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A Skeptic's View of the GOP Wave Theory
As readers of this blog know we have been a bit skeptical of some of the polls showing a 7-17 point GOP likely voter advantage. 12 days out here are some reasons why:
The Shift in the Vote Is Just Too Big - If the final vote ends up being 49/41 for the Rs as the average of recent Congressional Generics have it today, it would represent a massive 15 point shift from the 53D/46R result in 2008, and a 14 point shift from the 52D/46R result in 2006. By comparison, the shift from Bush in 2004 at 51/48 to Obama 53/46 in 2008 was 10 points. Do we really believe that the shift we are seeing today in national politics is 50 percent greater than the shift from Bush to Obama and the Democrats a few years ago?
A high single digit win for the Republicans would represent the best showing for their party since 1994. I simply have a hard time believing this could take place after the Democrats 52/53 percent performance in 2006/8, the best back to back election performance for the Democrats since the 1930s.
This is all particularly true when the Republicans continue to have very low, lower than Democratic approval ratings, a not terribly compelling agenda and set of leaders,and the memory of their monumental governing mistakes are still very fresh in voters minds.
Initial Early Vote Totals Aren't Picking Up a Republican Wave - CBS News has a report today showing that in actual voting so far there is no evidence of a GOP advantage. Given that Republicans traditionally are more adept at using non-election day techniques than Democrats, this finding is a bit suprising to me, and should give every pollster pause that their likely voter models may simply no longer apply to this election as it stands today.
There is No Evidence in State and Local Polling of the Election Breaking Open for the Rs - Any fair assessment of the race by race polls in recent weeks would find net Democratic improvement, and importantly, Republicans are still at very low levels in the biggest states like CA, TX, FL, NY, IL and OH. It is almost impossible to construct a scenerio where the Republicans could make huge gains without big shifts in the largest states given the weight of their populations in a national poll sample. And we just aren't seeing it. There is only one race - the Ohio Senate - where the Republican candidate is over 50 in all those states above. In almost every other case the Repubican candidate is at 46 or so below. Remember we are talking about a proposed 15 point shift in the vote - how does that happen with the largest states showing any sign of major GOP gains, and in three states - NY, FL, TX - the Rs are arguably underperforming from their even their recent levels of support.
The Flaws Exposed This Week in the Gallup Likely Voter Sample Raise Questions About The Assumptions In Other Polls - As I wrote yesterday, the most pro-Republican Poll, and perhaps the most influential, Gallup, has reported a fatal flaw in its likely voter model which has made its results illegitimate. It is hard to speak to the art that has gone into the assumptions behind the various likely voter models in 2010. But what we do know is that 15-20 percent of the American electorate - Millennials and Hispanics - are not as easy to capture using traditional land line, English dominant polling techniques, and these groups have been voting 2:1 Democratic in recent elections. A recent Pew study shows that certain more traditional (and less expensive polling techniques) can skew results by up to 5 points for Republicans.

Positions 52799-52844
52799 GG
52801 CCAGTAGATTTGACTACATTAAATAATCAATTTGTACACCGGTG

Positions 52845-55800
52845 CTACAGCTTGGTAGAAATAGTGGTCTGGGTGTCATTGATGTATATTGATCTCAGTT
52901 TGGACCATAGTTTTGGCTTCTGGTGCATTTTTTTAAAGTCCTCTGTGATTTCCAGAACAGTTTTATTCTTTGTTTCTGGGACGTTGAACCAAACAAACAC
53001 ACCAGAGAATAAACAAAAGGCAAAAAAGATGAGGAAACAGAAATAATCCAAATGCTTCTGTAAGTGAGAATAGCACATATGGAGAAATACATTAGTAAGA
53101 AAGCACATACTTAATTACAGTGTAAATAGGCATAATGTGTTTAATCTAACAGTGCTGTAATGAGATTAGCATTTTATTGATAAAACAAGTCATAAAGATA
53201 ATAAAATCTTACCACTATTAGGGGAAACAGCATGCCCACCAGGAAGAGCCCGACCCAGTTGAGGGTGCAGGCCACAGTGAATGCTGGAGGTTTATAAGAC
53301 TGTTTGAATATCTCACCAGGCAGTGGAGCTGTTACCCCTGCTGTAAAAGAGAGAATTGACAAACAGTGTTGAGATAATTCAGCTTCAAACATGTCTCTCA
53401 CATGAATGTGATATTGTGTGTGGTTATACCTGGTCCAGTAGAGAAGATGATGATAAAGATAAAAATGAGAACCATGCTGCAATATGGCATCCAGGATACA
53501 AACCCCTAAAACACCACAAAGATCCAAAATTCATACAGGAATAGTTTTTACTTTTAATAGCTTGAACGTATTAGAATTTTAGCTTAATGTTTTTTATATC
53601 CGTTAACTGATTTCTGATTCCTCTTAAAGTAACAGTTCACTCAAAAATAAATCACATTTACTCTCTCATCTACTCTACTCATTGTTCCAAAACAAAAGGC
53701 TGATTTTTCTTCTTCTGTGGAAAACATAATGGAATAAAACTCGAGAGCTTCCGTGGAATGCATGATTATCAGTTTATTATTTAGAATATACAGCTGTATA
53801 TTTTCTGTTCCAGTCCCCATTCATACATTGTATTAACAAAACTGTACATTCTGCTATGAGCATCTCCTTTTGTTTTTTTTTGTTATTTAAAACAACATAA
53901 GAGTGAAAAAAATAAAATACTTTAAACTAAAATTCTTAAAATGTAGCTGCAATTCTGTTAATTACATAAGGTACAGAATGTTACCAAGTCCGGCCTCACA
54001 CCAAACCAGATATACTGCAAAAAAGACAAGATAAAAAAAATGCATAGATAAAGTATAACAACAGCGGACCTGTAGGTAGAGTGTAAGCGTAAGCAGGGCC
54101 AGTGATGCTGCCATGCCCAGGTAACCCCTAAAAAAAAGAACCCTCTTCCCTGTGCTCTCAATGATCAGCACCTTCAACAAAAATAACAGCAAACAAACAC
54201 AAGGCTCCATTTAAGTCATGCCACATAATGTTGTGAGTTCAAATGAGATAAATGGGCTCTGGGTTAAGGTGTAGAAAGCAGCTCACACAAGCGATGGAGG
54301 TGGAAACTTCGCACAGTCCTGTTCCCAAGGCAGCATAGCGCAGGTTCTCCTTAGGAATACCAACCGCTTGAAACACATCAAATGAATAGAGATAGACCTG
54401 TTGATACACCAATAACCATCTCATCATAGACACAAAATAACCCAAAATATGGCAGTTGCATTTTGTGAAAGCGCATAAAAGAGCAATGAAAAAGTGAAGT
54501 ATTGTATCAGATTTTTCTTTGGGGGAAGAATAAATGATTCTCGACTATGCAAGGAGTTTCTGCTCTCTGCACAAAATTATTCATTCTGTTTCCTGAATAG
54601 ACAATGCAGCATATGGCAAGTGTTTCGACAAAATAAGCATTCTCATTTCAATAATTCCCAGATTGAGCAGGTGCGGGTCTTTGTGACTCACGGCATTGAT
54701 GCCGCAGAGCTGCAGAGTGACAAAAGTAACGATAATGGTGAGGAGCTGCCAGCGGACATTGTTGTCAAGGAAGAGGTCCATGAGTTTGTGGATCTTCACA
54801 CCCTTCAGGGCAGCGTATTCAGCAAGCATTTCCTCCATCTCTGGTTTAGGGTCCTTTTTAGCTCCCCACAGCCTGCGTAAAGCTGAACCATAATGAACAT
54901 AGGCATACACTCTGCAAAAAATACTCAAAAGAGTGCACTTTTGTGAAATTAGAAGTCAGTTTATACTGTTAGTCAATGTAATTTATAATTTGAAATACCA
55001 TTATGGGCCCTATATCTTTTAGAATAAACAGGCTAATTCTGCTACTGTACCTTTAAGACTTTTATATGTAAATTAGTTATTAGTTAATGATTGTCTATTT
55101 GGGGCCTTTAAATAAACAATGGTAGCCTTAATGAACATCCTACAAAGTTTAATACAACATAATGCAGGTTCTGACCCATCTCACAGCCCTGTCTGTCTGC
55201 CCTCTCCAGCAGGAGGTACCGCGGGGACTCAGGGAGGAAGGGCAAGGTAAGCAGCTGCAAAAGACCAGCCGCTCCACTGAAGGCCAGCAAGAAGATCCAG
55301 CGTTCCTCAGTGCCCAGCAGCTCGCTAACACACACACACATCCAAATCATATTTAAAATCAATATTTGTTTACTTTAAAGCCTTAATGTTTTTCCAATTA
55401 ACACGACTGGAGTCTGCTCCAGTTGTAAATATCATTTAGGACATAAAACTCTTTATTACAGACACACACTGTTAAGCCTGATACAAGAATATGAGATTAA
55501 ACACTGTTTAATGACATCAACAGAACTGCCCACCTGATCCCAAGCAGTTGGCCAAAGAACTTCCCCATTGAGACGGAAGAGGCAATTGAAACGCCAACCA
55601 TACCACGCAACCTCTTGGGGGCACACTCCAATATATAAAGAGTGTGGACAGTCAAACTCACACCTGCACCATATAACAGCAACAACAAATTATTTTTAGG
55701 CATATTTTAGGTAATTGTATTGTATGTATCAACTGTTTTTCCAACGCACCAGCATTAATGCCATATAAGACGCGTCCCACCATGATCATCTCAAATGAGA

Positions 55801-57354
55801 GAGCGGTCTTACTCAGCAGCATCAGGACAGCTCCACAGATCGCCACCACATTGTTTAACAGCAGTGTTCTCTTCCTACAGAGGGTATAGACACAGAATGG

For more on how the changing demographics of the US is creating a new politics and a new electorate see this excellent essay by Morley Winograd and Mike Hais.
Remember that in the last two weeks we have seen a 22 point spread in the very same Congressional Generic polls clearly depending on how the sample was constructed. This is an extraordinary spread on such a simple question. Just this week, Gallup had the registered voter number Generic at 48R/43D, WSJ/NBC 46D/44R. And this wide spread cannot be attributed to sample construct.
Do we really have any idea where this election is today?
I have to run now, so to conclude, quickly. my own take is that a 3 point plus GOP lead is plausible right now. Getting to that number still requires as big a shift to the Rs as we saw occur from Bush to Obama. This would be by any measure a huge shift of the vote. External measures of right track/wrong track, Obama approval rating, current levels of job creation and the stock market, lack of popularity of Republicans simply do not reinforce a 15 point net swing against the Democrats, a swing 50 percent bigger than occured from Bush to Obama. Right track/wrong track is better today than it was in 2008, and much better than in 1994 or 2006. Obama's disapproval rating is about the same as the percentage of the people who voted against him in 2008. By virtually every measure except unemployment - and this includes job growth - the economy is in significantly better shape than it was two years ago. Nothing the Democrats have done is wildly unpopular (in the high 50s plus), and the on most measures of the big issues the Democrats still beat the Rs. The country still blames Bush and the Republicans for causing the current economic mess.
I concede this will be a Republican year, but I am deeply skeptical of any generic poll showing the Rs up more than 3-4 points at this point. There is just too much contervailing evidence that a shift of a greater magnitude is not taking place, or that the methods used to come up with such numbers may be indeed flawed (as we have already seen with perhaps the most influential of all these polls).